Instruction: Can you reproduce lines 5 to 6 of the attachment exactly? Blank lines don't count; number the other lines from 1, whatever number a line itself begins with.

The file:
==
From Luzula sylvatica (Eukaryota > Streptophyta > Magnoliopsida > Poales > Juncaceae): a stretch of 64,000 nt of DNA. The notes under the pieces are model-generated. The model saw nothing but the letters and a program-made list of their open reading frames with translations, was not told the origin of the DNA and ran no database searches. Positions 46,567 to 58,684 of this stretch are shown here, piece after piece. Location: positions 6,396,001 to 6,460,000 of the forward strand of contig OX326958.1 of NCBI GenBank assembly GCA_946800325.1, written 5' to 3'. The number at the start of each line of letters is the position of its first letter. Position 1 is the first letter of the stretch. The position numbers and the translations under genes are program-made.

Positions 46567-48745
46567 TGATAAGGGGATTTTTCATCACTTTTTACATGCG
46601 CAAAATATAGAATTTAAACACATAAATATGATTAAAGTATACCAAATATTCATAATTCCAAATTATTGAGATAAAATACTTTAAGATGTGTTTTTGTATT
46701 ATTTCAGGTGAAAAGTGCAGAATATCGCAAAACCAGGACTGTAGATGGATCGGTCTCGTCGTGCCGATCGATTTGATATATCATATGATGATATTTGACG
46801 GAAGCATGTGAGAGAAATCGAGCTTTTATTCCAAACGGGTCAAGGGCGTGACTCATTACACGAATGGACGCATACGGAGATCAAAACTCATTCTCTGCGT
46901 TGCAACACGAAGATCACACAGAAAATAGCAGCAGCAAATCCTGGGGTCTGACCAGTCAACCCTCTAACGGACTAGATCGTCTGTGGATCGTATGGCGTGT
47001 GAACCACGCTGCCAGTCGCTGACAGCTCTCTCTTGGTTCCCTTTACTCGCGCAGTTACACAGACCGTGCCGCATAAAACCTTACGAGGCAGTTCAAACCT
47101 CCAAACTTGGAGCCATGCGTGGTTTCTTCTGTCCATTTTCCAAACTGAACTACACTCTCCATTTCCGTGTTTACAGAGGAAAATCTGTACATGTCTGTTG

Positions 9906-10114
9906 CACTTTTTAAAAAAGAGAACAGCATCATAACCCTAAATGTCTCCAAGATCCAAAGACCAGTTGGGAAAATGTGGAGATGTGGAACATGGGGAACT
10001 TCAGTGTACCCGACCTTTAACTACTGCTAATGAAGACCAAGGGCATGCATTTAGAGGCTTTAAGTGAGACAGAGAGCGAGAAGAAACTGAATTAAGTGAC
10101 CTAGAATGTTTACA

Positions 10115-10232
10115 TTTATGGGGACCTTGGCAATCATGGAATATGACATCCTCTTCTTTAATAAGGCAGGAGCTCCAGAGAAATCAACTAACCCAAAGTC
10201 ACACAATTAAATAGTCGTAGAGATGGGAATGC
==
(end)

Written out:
46701 ATTTCAGGTGAAAAGTGCAGAATATCGCAAAACCAGGACTGTAGATGGATCGGTCTCGTCGTGCCGATCGATTTGATATATCATATGATGATATTTGACG
46801 GAAGCATGTGAGAGAAATCGAGCTTTTATTCCAAACGGGTCAAGGGCGTGACTCATTACACGAATGGACGCATACGGAGATCAAAACTCATTCTCTGCGT